Tuesday, 16 April 2019

The Dangers of "Group Think"

I’m reading a fascinating book by Richard de Crespigny, captain of Qantas flight QF 32 from Singapore to Sydney on 4thNovember 2010 which nearly became one of the world’s worst air disasters with 469 people on board.

Apart from a riveting story, one of Captain de Crespigny’s comments was:

It is even more common for ‘group think’ syndrome to take hold, where individuals who detect faults fail to expose them because they believe the group is more intelligent and more correct. The ‘group think’ problem is remarkably prevalent in crews augmented with management and checking captains, because junior pilots feel intimidated.

This highlights something which I (and, I’m sure, others) have experienced.  We’re in a group of people (some of whom may be more “senior” to us) and we notice something that we think may be going wrong.  Question: do we say something, and risk being slapped down or (at the very least) made fun of or do we keep quiet?

In the aviation world, where safety is paramount, the answer is simple: you speak up.

In one of the local oil companies in this country, they encourage(if not demand) that you speak up if a potential danger is spotted and thank youfor doing so!  The person who made the best report actually over the year gets officially recognised as well.

In other cultures, however, the convention is not to say anything because we might cause offence or “loss of face” to the senior person or persons.  Worse, they may think we’re trying to show how clever we are. Whatever happens, we’ll be in hot water, so better to keep quiet and, if something doesgo wrong, blame the seniors who “should have known”.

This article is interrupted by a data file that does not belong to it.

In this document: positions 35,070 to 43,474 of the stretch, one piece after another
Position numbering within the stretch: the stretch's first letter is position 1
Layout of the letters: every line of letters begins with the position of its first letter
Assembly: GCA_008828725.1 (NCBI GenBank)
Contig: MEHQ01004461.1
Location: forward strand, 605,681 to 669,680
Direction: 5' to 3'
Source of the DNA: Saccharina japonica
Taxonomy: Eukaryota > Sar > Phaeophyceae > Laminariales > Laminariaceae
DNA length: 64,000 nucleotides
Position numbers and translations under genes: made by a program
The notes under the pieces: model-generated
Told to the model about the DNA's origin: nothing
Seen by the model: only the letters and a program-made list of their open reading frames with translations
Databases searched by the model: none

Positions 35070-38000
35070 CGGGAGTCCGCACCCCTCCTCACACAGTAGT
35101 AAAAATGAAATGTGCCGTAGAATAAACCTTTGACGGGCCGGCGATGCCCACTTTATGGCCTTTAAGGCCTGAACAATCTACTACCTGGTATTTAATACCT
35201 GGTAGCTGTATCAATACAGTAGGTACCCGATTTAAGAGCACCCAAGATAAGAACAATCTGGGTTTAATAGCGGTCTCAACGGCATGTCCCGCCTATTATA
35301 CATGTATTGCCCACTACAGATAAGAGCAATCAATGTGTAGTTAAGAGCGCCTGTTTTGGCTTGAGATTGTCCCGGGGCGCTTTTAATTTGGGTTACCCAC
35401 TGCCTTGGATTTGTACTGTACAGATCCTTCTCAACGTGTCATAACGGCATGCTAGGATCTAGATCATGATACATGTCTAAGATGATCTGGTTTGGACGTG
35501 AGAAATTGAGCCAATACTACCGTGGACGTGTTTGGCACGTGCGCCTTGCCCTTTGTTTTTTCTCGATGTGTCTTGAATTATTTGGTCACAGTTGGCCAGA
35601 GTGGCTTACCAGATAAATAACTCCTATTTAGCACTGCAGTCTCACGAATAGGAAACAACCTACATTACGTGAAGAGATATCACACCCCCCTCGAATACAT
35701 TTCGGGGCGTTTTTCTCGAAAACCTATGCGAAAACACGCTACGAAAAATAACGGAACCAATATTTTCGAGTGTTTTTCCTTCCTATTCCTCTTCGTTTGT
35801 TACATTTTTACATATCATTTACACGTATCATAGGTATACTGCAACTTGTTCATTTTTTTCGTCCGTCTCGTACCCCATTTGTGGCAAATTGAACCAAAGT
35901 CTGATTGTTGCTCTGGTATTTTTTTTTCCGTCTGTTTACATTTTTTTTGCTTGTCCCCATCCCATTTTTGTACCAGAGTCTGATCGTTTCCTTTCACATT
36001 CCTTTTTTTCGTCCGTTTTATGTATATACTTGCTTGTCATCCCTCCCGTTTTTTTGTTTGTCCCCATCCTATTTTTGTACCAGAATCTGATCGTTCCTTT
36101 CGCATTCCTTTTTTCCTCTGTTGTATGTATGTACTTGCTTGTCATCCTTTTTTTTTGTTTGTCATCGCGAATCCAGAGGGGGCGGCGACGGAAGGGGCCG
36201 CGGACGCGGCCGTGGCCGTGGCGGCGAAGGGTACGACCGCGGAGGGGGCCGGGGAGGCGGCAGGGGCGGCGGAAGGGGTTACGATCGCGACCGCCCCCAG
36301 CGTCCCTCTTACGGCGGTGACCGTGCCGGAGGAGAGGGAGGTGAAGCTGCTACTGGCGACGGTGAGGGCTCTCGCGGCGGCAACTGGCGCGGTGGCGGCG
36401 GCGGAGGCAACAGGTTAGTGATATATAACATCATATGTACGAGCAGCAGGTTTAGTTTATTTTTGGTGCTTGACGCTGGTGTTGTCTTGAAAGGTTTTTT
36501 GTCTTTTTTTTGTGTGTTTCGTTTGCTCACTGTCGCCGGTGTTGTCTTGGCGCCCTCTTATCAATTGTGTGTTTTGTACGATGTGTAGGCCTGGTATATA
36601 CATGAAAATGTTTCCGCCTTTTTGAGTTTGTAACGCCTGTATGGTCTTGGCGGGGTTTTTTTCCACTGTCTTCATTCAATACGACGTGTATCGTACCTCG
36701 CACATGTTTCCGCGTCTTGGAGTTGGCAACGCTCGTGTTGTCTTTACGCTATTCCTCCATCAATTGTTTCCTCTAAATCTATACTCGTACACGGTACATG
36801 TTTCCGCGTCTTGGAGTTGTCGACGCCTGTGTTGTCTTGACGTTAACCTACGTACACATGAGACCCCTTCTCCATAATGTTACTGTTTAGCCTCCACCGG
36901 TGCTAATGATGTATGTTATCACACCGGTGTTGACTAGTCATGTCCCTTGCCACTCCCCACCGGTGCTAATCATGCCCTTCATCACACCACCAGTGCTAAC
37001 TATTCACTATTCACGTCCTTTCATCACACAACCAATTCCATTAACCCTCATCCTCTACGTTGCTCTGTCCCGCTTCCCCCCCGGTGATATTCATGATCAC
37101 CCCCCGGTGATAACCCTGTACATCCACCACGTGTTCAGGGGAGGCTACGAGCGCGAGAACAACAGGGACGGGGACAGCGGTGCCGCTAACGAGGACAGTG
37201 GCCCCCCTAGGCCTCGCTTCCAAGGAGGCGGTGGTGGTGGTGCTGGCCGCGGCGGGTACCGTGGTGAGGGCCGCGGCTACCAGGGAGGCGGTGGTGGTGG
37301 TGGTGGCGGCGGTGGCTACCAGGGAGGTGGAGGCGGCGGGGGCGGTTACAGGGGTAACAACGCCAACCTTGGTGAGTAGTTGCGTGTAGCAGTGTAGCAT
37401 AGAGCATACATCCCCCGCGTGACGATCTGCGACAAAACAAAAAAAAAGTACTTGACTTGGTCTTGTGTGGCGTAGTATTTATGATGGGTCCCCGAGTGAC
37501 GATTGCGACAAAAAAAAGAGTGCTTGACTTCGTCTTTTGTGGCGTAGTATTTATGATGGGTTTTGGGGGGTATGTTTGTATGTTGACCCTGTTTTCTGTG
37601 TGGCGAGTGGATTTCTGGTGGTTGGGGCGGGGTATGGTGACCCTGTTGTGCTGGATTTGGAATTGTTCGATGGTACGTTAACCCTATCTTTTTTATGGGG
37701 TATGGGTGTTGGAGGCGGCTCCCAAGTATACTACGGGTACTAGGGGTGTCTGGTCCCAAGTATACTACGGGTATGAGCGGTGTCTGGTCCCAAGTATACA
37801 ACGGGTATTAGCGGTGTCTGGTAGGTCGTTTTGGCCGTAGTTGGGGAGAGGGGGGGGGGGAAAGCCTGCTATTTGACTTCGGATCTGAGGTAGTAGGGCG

Do we as a leader encourage group think or speaking up (whatever the consequences) if there’s a problem?  If we work in a culture where group think is the norm. how can we encourage others to speak up?

A leader who encourages “yes men” ends up surrounded by people with nothing to say.

I have spent more than half my life delivering change in different world markets from the most developed to “emerging” economies. With more than 20 years in international financial services around the world running different operations and lending businesses, I started my own Consultancy to provide solutions for improving performance, productivity and risk management.  I work with individuals, small businesses, charities, quoted companies and academic institutions across the world. An international speaker, trainer, author and fund-raiser, I can be contacted by email. My websiteprovides a full picture of my portfolio of services.  For strategic questions that you should be asking yourself, follow me at @wkm610.

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